Today, in honour of Earth Day, I go for a walk and spend some time mostly in the Toronto Music Garden near my home. It's gratifying to find the place coming alive in every corner. And I hate to think that we have snow forecasted for the next few days.
No, I'm not kidding. April Fools Day was 22 days ago. But nature isn't as delicate as you might think either. I'm sure it'll be okay in the end.
When I get to the Music Garden, the first thing that greets me is pink. I'm reminded of a book we enjoyed when my kids were small:
In that book, a girl is looking for a gift for her mother. Mr. Rabbit helps her, in his indirect way, and in the end she gives her mother a most beautiful birthday gift of colour, which she found in nature.
Yeah, I thought of that book today.
Happy Earth Day. Whatever season you're in, I hope you're noticing the colour around you.
After the excess of the holiday season, I've been craving simple, and turned to the same dinner the past two nights running.
I know you're jealous.
It's bloody cold today, but I made myself get out for a walk. I'm glad I did because the colour of the sky was the most gorgeous gradation of blues: from asure to cobalt to indigo to navy to midnight. And probably a whole lot of others I couldn't define. And it's not even supper time yet.
Queens Quay West, Toronto
This is a 365 Project – wherein I will endeavour to post a photo a day for a year.
I needed a creative kick in the pants. And I have been wanting to get back to a more basic daily diary keeping – a basic capturing of my daily comings and goings and getting down those significant moments, without mind to "good" writing or story. Unlike my main blog, which encompasses many little stories and encounters, this project will evolve as a story over time, it will grow and change as each day unfolds.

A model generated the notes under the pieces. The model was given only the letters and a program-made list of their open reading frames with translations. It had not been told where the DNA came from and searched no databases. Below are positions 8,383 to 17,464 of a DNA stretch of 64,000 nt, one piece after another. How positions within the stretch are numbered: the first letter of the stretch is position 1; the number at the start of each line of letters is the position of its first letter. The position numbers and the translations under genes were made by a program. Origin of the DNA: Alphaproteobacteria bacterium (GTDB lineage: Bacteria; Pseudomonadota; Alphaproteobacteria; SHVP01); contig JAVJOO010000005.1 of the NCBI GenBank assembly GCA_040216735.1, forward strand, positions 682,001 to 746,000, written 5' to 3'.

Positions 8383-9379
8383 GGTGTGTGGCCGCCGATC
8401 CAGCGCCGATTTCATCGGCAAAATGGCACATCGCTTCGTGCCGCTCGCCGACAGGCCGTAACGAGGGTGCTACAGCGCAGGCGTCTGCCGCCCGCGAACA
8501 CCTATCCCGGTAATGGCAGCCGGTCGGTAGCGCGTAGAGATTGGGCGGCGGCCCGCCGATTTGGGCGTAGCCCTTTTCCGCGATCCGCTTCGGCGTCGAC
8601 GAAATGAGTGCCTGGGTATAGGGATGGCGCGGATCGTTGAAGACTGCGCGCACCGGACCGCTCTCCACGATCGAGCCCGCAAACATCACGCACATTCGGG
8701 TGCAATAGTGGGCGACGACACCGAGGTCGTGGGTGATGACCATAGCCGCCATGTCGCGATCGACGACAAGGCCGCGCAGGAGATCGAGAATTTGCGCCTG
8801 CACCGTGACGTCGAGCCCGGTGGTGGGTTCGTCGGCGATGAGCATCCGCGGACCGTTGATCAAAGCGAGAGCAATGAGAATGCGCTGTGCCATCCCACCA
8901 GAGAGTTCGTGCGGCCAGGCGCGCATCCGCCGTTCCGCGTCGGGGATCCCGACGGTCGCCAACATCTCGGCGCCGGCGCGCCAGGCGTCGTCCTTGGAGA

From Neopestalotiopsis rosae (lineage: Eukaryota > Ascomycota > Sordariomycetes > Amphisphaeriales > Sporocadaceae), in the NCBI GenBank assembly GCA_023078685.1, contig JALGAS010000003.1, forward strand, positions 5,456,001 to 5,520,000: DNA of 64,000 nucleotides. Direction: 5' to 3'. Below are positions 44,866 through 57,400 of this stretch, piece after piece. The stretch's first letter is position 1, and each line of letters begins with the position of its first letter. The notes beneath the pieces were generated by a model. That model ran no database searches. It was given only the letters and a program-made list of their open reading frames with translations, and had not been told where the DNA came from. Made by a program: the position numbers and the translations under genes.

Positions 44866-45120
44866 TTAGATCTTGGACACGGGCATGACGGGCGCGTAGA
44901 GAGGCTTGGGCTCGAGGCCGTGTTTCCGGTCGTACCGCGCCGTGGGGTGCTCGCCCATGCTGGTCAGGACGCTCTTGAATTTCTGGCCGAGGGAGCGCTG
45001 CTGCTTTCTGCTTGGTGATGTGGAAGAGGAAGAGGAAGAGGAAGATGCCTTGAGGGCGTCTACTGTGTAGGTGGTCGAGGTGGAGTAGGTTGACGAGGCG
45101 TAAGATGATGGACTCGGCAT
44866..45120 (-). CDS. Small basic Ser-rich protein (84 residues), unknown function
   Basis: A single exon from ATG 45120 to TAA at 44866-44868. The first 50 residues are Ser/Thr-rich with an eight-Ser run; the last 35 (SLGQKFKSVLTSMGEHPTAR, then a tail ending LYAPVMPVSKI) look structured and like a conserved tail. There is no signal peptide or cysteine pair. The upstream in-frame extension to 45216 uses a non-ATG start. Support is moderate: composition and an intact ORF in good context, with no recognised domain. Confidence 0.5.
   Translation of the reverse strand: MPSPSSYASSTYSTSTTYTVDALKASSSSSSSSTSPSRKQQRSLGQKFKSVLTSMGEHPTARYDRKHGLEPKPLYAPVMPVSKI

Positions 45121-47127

A photo journal fits. I just like to take pictures, and I take a lot of them. Sometimes I take photographs to help me find the appropriate words later. Sometimes I just like an image and can't articulate why. Or because I don't want to forget a moment.
Sometimes there are no words.
I am pretty much relentless in preaching the benefits journaling in every class I teach. Journaling is a fundamental tool for lifelong learners, writers, artists, teachers and people in general.
If you want to see things more clearly, write about the things you see in a journal. If you want to be transformed by the things you learn, reflect on what that learning has to do with you in a journal. If you want to foster the creative process, write freely in a journal. If you want to improve your writing and communication skills, write in a journal regularly. If you want to re-discover your authentic self – well, you know what to do.
Journaling makes you more aware, it causes you to focus on what’s going on within and around you and to think more critically. Journaling teaches you to write and think freely, and therefore enhances creativity and opens your mind to alternative ideas and options. If you journal, you are more likely to be aware of, and act upon, the hundreds of fleeting ideas and inspirations that thread in and out of your consciousness every day.
If you are aware of the things that inspire you, you are more likely to seek them out; you are more likely to gravitate to the things, people and situations that fulfil you.
Today I had lunch again with Ceri and his lovely father Al, and when I came into the street to walk home I found this. This gentle sun looks like Christmas Eve usually feels to me. I hope your Christmas Eve is (was) peaceful too.
The Esplanade, Toronto
Big walk today, and then walked down to meet Ceri and his father for lunch in the St. Lawrence Market neighbourhood. Walked down Church Street for a change. Had a very enjoyable lunch of chicken parmesan pesto salad with wonderful company in a cosy pub by a gas fire.
Only the bell tower remains after a fire in 1955. When I was searching out its details online, I found it in a list of "Toronto's Best Makeout Spots."